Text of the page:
Learn more about what makes this red pepper paste so spicy and sooo delicious.
harissa chili pasta
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Move over Sriracha, you're about to be upstaged by a bigger, bolder-flavored cousin—harissa. Harissa can spice up everything from meat marinades to scrambled eggs, or be eaten as a dip or spread for crudités and bread. Learn more about this versatile ingredient, then try some hand-picked spicy harissa recipes.

What is harissa?

Harissa is a condiment that originated in Tunisia in North Africa but is now seen in Mediterranean and Middle Eastern, as well as North African cooking. The paste is made with a base of roasted red peppers, dried chili peppers, and a blend of garlic, cumin, lemon, salt, and olive oil. "The flavor profile of harissa is spicy and slightly smoky," says Israeli chef Efi Naon of Taboon and Taboonette in New York City. His restaurants combine Middle Eastern and Mediterranean cuisine that he calls Middleterranean. Fair warning: Harissa is meant to be hot, thanks to its healthy dose of chili peppers. You can adjust to your taste preferences by reducing the amount you use in at-home recipes or how much you use as a topping at restaurants.

What are the health benefits of harissa?

"Spicy food can increase your feelings of satiety, meaning harissa makes you feel full and happy," says Tori Martinet, registered dietitian and director of wellness and nutrition at Restaurant Associates (the company behind the cafes at The Smithsonian Institution and The Metropolitan Museum of Art). The main health benefit of harissa is that it contains capsaicin, the compound in chilis that makes them spicy, says Martinet. Capsaicin is an antioxidant that may be able to boost your metabolism, improve heart health, and reduce cancer-causing inflammation. (Bonus: One study found that spicy foods might be the secret to a longer life.)

Harissa is also lower in sodium than other hot sauces, which is great for people monitoring their blood pressure, or really anyone trying to watch their salt intake. A 2015 study published in The British Medical Journal found that people who ate spicy food six to seven days per week had a 14 percent lower mortality rate. So, it may be worth adding one of these healthy hot sauce recipes into your dinner rotation.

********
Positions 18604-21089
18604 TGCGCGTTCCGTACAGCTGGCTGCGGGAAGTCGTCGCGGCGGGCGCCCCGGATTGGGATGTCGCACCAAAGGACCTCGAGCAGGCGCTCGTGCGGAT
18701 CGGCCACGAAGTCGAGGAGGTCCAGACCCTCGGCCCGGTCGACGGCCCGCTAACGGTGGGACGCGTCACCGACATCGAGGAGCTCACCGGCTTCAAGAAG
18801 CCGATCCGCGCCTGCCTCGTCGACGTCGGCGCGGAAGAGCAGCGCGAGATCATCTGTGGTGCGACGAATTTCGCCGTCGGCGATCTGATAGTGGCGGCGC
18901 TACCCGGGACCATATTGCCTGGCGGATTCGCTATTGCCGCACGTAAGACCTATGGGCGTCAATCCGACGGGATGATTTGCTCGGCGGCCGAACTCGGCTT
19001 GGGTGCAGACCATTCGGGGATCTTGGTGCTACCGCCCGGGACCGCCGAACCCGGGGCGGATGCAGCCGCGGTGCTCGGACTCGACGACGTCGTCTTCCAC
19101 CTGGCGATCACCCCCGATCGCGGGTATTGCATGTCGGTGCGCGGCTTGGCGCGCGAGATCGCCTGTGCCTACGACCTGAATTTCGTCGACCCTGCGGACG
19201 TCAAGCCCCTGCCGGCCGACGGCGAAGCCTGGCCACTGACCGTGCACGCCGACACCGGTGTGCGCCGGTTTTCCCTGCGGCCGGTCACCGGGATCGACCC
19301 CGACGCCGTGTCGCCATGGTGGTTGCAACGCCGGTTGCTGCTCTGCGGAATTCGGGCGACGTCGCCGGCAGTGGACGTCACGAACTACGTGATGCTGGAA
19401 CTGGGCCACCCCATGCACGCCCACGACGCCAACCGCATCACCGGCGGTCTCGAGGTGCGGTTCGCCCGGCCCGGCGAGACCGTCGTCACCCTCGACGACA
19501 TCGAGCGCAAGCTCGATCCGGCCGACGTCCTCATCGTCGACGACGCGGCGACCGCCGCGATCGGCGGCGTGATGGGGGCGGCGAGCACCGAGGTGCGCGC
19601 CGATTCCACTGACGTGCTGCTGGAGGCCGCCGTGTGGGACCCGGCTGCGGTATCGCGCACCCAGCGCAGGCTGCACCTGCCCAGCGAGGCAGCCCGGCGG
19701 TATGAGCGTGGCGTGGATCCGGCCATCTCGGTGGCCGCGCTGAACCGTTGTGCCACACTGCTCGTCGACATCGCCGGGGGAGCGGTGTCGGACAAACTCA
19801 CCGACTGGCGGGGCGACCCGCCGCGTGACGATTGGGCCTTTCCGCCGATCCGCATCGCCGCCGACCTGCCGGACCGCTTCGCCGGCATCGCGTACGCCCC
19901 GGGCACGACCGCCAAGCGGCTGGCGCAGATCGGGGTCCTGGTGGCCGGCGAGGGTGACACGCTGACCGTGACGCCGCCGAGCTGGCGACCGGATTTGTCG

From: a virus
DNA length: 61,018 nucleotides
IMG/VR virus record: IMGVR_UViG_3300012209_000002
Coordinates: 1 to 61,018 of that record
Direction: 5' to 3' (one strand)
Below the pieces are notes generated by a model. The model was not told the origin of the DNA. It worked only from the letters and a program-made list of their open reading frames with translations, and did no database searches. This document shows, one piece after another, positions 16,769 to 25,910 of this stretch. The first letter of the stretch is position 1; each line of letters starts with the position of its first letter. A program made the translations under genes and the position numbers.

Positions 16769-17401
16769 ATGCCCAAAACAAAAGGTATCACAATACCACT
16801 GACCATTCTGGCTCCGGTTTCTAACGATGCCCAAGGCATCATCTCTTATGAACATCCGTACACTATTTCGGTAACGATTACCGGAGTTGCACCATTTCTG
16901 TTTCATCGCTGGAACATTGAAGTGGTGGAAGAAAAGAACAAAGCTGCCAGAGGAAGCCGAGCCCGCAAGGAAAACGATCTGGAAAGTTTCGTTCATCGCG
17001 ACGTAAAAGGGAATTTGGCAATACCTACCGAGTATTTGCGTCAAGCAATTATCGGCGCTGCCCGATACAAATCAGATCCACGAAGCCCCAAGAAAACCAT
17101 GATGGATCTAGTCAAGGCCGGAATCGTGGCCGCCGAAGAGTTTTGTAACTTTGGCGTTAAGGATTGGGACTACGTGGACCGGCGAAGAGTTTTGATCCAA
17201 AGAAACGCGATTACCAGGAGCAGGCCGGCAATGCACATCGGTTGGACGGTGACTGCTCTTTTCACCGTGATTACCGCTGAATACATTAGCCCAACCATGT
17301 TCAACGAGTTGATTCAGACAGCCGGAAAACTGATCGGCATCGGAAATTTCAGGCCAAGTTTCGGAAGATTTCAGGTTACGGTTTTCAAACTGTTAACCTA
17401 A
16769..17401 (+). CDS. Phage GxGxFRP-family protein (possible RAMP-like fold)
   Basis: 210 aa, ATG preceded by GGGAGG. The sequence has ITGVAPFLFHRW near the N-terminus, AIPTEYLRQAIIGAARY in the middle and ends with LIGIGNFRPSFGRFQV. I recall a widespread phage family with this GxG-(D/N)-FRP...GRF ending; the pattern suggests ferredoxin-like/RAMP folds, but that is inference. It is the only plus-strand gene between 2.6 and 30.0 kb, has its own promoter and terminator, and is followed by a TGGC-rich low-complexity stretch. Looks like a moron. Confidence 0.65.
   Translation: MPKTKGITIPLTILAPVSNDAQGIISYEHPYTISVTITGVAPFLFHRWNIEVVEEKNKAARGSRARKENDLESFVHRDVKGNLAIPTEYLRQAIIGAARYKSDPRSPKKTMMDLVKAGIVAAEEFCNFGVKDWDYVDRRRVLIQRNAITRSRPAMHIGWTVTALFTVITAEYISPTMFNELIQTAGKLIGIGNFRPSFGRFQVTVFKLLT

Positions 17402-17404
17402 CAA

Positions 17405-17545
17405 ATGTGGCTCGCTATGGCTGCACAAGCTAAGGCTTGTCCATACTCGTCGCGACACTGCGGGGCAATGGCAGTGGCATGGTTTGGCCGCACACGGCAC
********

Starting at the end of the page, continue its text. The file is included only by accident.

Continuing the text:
How do you use and cook with harissa?

Harissa is most often found in the form of a ready-to-eat paste that is sold at most grocery stores or can be made at home, but it's also available in a powder that is simply mixed with olive oil and lemon juice when you're ready to use it. Similar to chipotle or Sriracha, harissa can be used in a marinade, to season a dish while cooking, or as a final addition at the end. Swirl it into hummus, yogurt, dressings, and dips because the cool, creamy flavors balance the heat, says Martinet. A new way Naon uses the spice is with a harissa aioli or in Moroccan sauces like heryme, which is a blend of harissa with added olive oil, fish stock, cilantro, and peppers. "This sauce is incredible to poach fish and makes for a tasty dish," he says. At Taboonette, harissa is left on the table that customers can use to add more spice to their hummus bowl, kebab, or shawarma.

harissa chickpeas
Smoked chickpeas stew. Delicious vegetarian lunch on a rustic wooden background, top view
| Credit: OksanaKiian/Getty Images

Recipes That Use Harissa You *Have* to Try

Grilled Lamb Kebabs with Harissa & Figs: If you haven't tried lamb outside of a restaurant, these kebabs will change your mind. A marinade made with yogurt, harissa, mint, orange juice, and honey imparts so much flavor to the grilled meat.

Sheet Pan Harissa Chicken and Sweet Potatoes with Lime Yogurt: Dinner honestly doesn't get much easier than this recipe with harissa. Chicken, sweet potatoes, onion, and harissa paste are baked, then topped with a simple yogurt sauce for a cooling effect.

Carrot Harissa Salad: The fresh kale, spinach, pomegranate arils, and olives balance the spiciness of the harissa.

Roasted Shawarma Cauliflower Steaks with Harissa Tahini: This recipe proves that plant-based cooking doesn't need animal protein for flavor. Coat your cauliflower steaks in olive oil and honey before roasting in the oven. Whip up the harissa-infused tahini dressing to drizzle on top while they cook.

Easy Shakshuka with Harissa: Give a spicy kick to this traditional baked eggs dish by adding harissa to the stewed tomatoes. Serve the one-pan meal to your friends to crush the ultimate #brunchgoals.

For even more cooking inspiration with wow-worthy flavor try one of these Moroccan recipes that will have you booking a flight to Marrakech.